Traditional and New Music for Koto
Shoko Hikage, koto
with guests Michiyo Koga, koto
and Naoko, shamisen (three-string long necked lute)
Hyo-shin Na: The Sky Was beyond Description for Koto and Bass Koto (2014)
Tadao Sawai: Uneri (wind blowing to and fro) for Koto (1969)
Takeo Kudo: Hidden Ponds II for Koto (2020)
Traditional Chamber Music
Rokudan is a well-known piece in the koto repertoire. The literal meaning of Rokudan is “six sections” or “six steps.” All the sections in the piece have the same number of beats (except first section). It is believed by many that Yatsuhashi Kengyo (1614–85) composed Rokudan.
Jon Raskin (a Sacramento-based musician): in the blur of time, composition for improvisation (2018)
a Shinkoskey Noon Concert
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- Direct link to the livestream.
Shoko Hikage is a koto player currently based in Sacramento, California. Hikage began playing koto at the age of three. Her first teacher was Chizuga Kimura of the Ikuta-ryu Sokyoku Seigen Kai in Akita Prefecture, Japan. From 1985, she received special training from the second and third IEMOTO Seiga Adachi (hereditary head master of the Ikuta-ryu Sokyoku Seigen Kai). In 1988 Hikage graduated from Takasaki College with a major in koto music. She was then accepted as a special research student (uchideshi) in Sawai Sokyoku In (Sawai Koto Institute) under Tadao and Kazue Sawai, where she received her master’s certificate (kyoshi). Hikage also completed a one-year intensive seminar at the Sawai Sokyoku In. She moved to Honolulu, Hawaii in 1992 to teach koto at the Sawai Koto Kai Hawaii (Sawai Koto Institute Hawaii branch) and at the University of Hawaii. There she held her first American solo recital at the Honolulu Academy of Arts Theatre as part of the New Music across America Series. In 1997 she moved to San Francisco and has continued her career as an acclaimed koto performer and teacher. Hikage premiered Hyo-shin Na’s “Crazy Horse” for Korean Traditional Orchestra and Koto Solo with the National Orchestra of Traditional Instruments in Seoul, Korea in November 2011. In 2014 Hikage gave a solo recital with a program devoted to Hyo-shin Na’s music for koto/bass koto at Buam Arts Hall in Seoul, Korea. In 2017 Hikage organized historic concerts “Hengenjizai World of Koto Music” featuring two koto virtuosos, Soju Nosaka and Kazue Sawai, with Hogaku Journal and Hengenjizai Concert of the San Francisco Executive Committee. The concert was supported by Arts Council Tokyo and performed at Herbst Theater in San Francisco.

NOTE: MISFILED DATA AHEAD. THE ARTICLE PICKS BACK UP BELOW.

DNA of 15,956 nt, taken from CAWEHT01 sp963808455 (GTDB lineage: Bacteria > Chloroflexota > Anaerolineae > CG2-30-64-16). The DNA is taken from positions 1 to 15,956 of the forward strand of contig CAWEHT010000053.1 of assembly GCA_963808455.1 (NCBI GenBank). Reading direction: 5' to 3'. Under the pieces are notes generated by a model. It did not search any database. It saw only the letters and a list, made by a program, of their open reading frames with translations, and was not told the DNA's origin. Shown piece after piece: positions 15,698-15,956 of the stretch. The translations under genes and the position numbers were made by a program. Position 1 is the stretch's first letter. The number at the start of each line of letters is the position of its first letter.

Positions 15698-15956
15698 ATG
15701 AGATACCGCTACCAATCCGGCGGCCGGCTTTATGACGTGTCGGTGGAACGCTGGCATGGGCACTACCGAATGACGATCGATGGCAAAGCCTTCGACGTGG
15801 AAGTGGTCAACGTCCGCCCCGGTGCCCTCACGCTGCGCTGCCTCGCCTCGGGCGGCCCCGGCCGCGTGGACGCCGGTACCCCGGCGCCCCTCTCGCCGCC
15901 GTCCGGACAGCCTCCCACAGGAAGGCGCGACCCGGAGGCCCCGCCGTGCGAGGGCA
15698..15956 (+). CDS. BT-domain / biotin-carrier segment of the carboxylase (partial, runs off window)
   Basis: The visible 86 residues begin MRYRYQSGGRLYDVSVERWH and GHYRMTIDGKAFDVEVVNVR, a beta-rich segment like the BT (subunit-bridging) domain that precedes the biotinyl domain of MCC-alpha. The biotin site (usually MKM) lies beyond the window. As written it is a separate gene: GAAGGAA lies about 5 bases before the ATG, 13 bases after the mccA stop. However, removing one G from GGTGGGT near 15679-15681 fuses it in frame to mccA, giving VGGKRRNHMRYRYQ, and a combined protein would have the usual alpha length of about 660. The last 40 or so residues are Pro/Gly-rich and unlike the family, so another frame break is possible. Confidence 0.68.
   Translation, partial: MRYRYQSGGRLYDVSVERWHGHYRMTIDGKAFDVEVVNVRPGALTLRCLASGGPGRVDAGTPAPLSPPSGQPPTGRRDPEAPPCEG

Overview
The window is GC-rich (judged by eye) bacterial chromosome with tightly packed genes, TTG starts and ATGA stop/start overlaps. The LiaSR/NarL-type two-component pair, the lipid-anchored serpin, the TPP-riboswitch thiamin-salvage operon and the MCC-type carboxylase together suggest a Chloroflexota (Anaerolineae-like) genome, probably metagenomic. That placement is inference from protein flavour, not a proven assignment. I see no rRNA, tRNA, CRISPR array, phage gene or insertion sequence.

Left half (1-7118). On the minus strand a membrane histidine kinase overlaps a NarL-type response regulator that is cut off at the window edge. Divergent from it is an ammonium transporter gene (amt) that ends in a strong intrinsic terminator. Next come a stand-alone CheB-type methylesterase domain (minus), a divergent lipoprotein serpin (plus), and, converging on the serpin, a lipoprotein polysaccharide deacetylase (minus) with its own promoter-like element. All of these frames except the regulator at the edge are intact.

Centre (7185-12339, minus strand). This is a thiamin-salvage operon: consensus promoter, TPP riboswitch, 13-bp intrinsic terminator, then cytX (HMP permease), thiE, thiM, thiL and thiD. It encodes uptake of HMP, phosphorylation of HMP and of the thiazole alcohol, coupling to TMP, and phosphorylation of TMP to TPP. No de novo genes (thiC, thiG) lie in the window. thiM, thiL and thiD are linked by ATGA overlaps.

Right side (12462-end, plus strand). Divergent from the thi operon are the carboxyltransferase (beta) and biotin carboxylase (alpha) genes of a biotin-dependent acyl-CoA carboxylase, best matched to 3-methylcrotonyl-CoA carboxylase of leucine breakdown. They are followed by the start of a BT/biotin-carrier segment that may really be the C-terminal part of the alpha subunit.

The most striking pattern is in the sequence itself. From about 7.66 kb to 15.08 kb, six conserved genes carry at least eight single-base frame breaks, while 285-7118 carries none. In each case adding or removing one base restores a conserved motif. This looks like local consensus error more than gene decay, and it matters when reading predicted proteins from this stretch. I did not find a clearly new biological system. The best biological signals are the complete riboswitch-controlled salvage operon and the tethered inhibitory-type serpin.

Michiyo Koga is a virtuoso koto, piano, and vocal artist who has been playing koto since childhood. She began her classical piano training at age five and voice training at fifteen. She received her Ikuta Koto Teacher’s license in 1970 and graduated from the NHK Japanese Ensemble Course in 1977. In 1979 she obtained her master’s degree at the Senzoku Gakuen University of Music. While in Japan she worked at the Japan Victor Company (JVC). She has toured Japan, Germany, and across the United States and has also recorded a number of soundtracks and albums. Her most famous was included in the “Ongaku Masters: An Anthology of Japanese Classical Music” released in Germany. She has performed with many artists and ensembles, including the Sacramento Symphony Orchestra and the well-known violinist Isaac Stern. For more information regarding koto lessons, performance for concerts, events, or special occasions, visit her website.
Naoko has been playing the koto since the age of six. She was taught by Koji Kikuhara, a highly ranked student of the National Living Treasure Hatsuko Kikuhara. In 1987 she passed a professional music examination at the Todo Music Association, which proudly claims more than 100 years of history. She studied classical singing with Ichijuro Kiyomoto and Fujima style dance with Monjuro Fujima from 1979 to 1981. Naoko has expanded her musical style studying biwa and obtaining a Shoden degree from the Chiluzen-biwa Nihon-Tachibana Organization in 2009. She has also studied the Nagauta style under Katsuroku Kineya since 2015 and has been performing Nogawa style jiuta shamisen and Ikuta style koto with shakuhachi player Elliot Kanshin Kallen as the Edo Ensemble.